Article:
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Wednesday, Oct 21, 2020

High stakes as Australia tests foreign interference laws, with China in its sights

Raids on properties connected to Beijing-friendly state MP Shaoquett Moselmane and his former staffer John Zhang have focused scrutiny on the legislation. The outcome will either solidify allegations of Chinese interference in Australian politics, or fuel accusations of Sinophobia

Australia’s anti-foreign interference laws are being tested for the first time, two years after their passage amid warnings of “unprecedented” espionage, amid a probe that has seen authorities raid the homes and offices of a China-friendly state MP and his former staffer.

Searches by the Australian Federal Police (AFP) last week on properties connected to New South Wales Labor MP Shaoquett Moselmane and his former staffer John Zhang have focused scrutiny on Canberra’s sweeping counter-intelligence legislation introduced in 2018 amid fears of interference by Beijing.

While authorities have declined to comment publicly, Moselmane’s office is at the centre of inquiries by the Australian Security Intelligence Organisation (ASIO) into whether the MP or his staff have been targeted by covert influence operations on behalf of Beijing, according to reports in The Age and The Sydney Morning Herald, citing anonymous sources.

The stakes are high, in Australia and beyond. A successful prosecution and conviction would add rare legal weight to allegations of Chinese interference in Australian politics and society after years of claims in media and academia, and bolster concerns around the world about Beijing’s growing influence. It would also inevitably place further strain on the increasingly fraught relationship between Canberra and Beijing.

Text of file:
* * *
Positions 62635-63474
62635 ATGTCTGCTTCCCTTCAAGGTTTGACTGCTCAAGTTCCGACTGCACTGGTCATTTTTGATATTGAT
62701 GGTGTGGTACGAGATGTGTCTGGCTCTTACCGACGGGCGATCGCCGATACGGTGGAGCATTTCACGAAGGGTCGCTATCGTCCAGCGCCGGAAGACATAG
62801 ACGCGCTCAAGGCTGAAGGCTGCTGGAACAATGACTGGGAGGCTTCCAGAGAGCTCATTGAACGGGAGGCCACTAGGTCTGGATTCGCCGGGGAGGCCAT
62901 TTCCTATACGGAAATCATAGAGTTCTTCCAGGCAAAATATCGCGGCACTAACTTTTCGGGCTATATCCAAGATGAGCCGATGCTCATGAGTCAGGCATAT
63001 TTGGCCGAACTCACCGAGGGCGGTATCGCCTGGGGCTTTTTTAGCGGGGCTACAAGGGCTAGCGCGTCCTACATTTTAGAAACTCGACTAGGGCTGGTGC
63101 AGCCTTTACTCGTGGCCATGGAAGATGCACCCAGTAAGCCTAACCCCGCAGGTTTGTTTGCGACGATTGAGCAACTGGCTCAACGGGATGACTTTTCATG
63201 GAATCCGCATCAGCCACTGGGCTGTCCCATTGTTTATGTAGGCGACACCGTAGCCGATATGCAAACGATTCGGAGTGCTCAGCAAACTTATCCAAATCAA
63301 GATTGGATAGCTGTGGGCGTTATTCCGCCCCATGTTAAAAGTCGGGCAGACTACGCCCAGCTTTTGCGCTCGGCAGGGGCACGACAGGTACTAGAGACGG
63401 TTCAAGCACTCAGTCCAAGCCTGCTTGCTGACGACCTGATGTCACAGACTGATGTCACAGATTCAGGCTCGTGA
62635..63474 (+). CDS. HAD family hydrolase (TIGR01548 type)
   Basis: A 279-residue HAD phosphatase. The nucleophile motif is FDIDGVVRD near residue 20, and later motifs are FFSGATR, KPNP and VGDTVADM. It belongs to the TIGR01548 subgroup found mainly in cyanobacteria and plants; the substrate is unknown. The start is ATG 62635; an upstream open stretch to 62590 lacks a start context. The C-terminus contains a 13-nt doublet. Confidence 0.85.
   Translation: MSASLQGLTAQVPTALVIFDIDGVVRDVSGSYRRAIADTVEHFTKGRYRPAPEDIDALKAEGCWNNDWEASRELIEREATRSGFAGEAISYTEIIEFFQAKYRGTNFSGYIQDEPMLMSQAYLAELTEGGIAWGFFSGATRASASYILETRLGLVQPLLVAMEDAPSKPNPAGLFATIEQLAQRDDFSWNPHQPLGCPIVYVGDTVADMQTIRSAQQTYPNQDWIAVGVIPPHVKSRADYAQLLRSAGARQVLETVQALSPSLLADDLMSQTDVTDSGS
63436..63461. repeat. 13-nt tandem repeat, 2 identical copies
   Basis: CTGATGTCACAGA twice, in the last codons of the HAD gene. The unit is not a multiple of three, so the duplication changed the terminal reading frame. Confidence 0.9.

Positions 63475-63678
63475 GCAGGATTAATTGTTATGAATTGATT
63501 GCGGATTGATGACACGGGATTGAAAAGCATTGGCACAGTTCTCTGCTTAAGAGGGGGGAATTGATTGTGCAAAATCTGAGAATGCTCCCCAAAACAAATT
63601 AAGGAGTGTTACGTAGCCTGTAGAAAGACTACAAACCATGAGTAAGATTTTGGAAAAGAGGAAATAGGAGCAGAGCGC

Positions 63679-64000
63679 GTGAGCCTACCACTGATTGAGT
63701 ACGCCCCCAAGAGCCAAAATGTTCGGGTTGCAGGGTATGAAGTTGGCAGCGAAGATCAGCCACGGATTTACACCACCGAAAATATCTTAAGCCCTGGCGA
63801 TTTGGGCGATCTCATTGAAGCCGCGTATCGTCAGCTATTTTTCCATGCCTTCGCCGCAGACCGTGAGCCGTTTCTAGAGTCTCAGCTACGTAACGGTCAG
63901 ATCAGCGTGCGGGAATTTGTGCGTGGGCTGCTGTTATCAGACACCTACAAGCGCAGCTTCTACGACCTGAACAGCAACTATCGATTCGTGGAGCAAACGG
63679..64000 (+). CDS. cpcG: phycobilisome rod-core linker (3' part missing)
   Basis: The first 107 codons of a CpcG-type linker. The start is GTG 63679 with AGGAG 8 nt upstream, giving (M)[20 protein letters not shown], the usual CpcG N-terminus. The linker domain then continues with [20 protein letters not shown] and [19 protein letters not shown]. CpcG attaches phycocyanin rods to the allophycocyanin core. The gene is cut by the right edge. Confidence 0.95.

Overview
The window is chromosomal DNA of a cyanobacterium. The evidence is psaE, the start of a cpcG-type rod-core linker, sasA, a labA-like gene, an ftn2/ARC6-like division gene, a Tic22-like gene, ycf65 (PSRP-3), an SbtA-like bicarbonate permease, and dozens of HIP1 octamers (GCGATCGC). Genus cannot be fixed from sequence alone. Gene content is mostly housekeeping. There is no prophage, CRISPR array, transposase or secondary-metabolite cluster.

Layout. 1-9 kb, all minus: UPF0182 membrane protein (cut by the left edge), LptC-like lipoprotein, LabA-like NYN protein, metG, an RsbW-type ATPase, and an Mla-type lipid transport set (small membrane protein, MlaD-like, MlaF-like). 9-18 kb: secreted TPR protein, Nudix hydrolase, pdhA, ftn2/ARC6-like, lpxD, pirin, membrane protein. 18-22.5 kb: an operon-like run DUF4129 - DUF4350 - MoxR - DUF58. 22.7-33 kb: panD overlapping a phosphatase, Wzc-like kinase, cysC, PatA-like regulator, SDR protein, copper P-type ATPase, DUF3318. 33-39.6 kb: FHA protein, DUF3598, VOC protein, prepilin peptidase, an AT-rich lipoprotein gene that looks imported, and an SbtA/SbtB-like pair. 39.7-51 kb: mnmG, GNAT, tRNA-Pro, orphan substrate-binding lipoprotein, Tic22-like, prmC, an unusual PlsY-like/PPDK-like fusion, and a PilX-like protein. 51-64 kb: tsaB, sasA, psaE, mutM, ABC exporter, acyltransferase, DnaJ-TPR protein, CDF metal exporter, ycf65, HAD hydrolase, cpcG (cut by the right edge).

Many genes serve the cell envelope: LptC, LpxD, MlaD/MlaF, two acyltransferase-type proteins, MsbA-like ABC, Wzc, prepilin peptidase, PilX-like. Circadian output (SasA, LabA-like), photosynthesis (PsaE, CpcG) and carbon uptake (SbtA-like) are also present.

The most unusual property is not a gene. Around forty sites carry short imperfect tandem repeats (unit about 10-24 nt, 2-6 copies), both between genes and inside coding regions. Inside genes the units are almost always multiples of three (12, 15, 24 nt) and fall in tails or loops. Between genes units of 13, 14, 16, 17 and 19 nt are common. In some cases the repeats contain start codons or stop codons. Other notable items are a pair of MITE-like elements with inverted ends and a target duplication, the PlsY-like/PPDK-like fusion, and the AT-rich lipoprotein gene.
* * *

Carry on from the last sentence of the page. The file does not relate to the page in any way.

Equally, a failure by authorities to produce sufficient evidence of undue interference would add fuel to accusations that Australia’s concerns about Chinese influence and national sovereignty have at times tipped into the realm of paranoia and Sinophobia.

“I do see this as a watershed case,” said Feng Chongyi, an associate professor at the University of Technology, Sydney, who was briefly detained and interrogated during a visit to China in 2017. “I tend to believe that ASIO and AFP have some solid evidence. Otherwise this action would do serious damage to their reputation. Of course this case will be watched closely around the world, particularly by China.”

It remains unclear what specific offences authorities suspect may have been committed, and by whom. Australia’s anti-foreign interference legal framework – which then prime minister Malcolm Turnbull justified as necessary due to existing laws that were “so unwieldy they have not supported a single conviction in decades” – created nearly 40 new offences, including stealing trade secrets for a foreign government or carrying out any covert or deceptive act to influence the political process on behalf of a foreign government. It also established a mandatory public register for foreign lobbyists.